Surgeon Reveals Steps That Speed Up Recovery and Ensure Lasting Results After Knee Replacement
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Knee replacement is still one of the most common orthopedic surgeries. However, to protect the new prosthesis post-op and recover faster, orthopedic patients need to have certain pre-surgery examinations and not rush into high-impact activities after the procedure.
April 4, 2022. The demand for knee replacement surgeries continues to surge with over 700Korthopedic surgeries performed in the U.S. alone each year. However, the rising numbers of the procedure also call for making sure people are able to benefit from a well-functioning prosthetic joint and improved quality of life for long years.
Prof. Sarunas Tarasevicius, a surgeon at Nordorthopaedics Clinic, a leading international orthopedic center in Kaunas, Lithuania, offered insights for orthopedic patients on what speeds up post-op recovery and how to take care of the new joint.
Pre-surgical examinations—the first step to a speedy recovery
The surgeon emphasized the importance of pre-op examinations that contribute to a fast post-surgical recovery and a longer prosthesis life. One of these measures for primary or revision knee replacement surgery is long-standing X-rays—an examination of the entire limb with a fully extended knee joint.
According to prof. Sarunas Tarasevicius, this type of examination allows the surgeon to have a better view of the mechanical axis and gives the idea of how to restore it. At the same time, it helps the surgeon to make more precise cuts, resulting in a much more accurate reconstruction of the knee.
What (not) to do after knee replacement surgery
People who undergo knee replacement procedures should be aware that the longevity of their new prosthetic joint and overall post-op well-being depends largely on individual recovery plans. The surgeon’s first advice is to be patient about the recovery and not to rush the healing process.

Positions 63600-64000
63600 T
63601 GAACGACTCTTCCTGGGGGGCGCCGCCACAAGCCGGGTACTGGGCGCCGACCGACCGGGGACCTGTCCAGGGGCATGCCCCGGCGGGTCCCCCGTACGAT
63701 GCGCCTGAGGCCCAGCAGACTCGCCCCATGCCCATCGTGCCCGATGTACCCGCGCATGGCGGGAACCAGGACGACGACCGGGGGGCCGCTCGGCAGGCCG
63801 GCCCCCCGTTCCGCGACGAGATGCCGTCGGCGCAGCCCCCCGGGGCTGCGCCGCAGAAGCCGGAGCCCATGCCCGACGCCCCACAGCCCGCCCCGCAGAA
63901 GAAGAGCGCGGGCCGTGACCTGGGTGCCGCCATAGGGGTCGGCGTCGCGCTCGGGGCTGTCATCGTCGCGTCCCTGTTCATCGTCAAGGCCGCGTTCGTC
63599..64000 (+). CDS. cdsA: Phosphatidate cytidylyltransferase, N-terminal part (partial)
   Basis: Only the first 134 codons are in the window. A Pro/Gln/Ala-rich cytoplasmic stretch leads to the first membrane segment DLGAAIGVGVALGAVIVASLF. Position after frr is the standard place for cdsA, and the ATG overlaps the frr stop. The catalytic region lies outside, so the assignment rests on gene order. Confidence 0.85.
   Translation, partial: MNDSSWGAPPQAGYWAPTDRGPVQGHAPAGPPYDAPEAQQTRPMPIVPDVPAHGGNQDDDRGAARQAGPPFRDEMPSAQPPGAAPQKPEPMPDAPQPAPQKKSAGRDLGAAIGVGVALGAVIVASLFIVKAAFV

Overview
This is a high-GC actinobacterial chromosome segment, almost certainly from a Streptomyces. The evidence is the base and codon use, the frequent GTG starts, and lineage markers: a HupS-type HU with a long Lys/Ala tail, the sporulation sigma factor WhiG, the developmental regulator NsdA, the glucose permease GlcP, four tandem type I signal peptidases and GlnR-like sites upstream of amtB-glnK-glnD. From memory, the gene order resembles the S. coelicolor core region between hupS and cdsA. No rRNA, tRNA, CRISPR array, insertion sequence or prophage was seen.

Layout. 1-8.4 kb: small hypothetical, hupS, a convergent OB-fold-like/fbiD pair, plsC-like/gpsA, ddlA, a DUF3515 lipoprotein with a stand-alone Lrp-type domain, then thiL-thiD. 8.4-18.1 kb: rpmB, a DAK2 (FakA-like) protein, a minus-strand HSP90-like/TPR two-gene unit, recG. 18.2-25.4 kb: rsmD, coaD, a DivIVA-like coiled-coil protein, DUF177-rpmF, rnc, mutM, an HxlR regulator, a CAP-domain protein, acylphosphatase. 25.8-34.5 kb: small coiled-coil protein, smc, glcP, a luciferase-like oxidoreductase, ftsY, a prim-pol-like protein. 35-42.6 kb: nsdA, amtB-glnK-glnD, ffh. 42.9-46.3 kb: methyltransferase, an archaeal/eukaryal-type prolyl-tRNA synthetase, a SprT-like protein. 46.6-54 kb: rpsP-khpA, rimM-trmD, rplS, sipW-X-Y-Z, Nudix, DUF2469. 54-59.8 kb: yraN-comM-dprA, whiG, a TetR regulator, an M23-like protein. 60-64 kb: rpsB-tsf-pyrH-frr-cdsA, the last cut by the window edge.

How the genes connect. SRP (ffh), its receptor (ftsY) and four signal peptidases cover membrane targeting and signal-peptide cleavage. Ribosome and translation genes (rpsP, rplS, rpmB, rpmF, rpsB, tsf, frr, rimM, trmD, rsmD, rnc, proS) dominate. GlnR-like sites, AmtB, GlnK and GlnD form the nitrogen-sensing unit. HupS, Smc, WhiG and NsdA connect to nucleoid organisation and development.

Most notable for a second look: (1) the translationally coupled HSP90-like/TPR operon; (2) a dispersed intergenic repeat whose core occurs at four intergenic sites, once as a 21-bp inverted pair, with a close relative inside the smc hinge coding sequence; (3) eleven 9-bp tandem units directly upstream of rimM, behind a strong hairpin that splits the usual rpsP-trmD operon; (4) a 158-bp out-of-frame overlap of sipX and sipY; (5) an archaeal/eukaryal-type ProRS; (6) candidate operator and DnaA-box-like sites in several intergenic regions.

“The surgery reduces the knee pain but the recovery is quite long, and the first three months post-surgery might be quite difficult for a person—they might experience some swelling, redness, certain levels of pain, and some mobility issues,” prof. Sarunas Tarasevicius said.
However, the discomfort is temporary as soft tissues surrounding the knee require time to adapt to the prosthesis. Therefore, on the first days after the surgery, the person should actively control pain and swelling, and keep the operated limb extended and elevated when sitting. Afterward, they should slowly ease into active knee flexion and extensions exercises. Also, it is important to build self-confidence in walking with crutches so as to incorporate daily exercises and speed up the recovery process.
At the same time, orthopedic patients should avoid certain activities that might reduce the implant functioning period—high-impact sports involving jumping up, landing, and pivoting. Also, the surgeon urged orthopedic patients to keep up with their physiotherapy sessions.
“Foregoing physiotherapy is one of the biggest mistakes after knee replacement surgery, and, unfortunately, many people are guilty of this due to pain and reduced mobility,” prof. Sarunas Tarasevicius added. “However, continuous range of motion in the knee joint highly affects the well-being and successful results after the procedure. When the knee joint is not flexed enough, it causes scarring and painful joint contractures.”
Therefore, to prolong the implant's functioning duration, the surgeon urged to continue with life-long muscle strengthening exercises that keep the muscles moving and help the new implant to work better. However, before engaging in any physical activity after knee replacement surgery, people should consult with their physicians.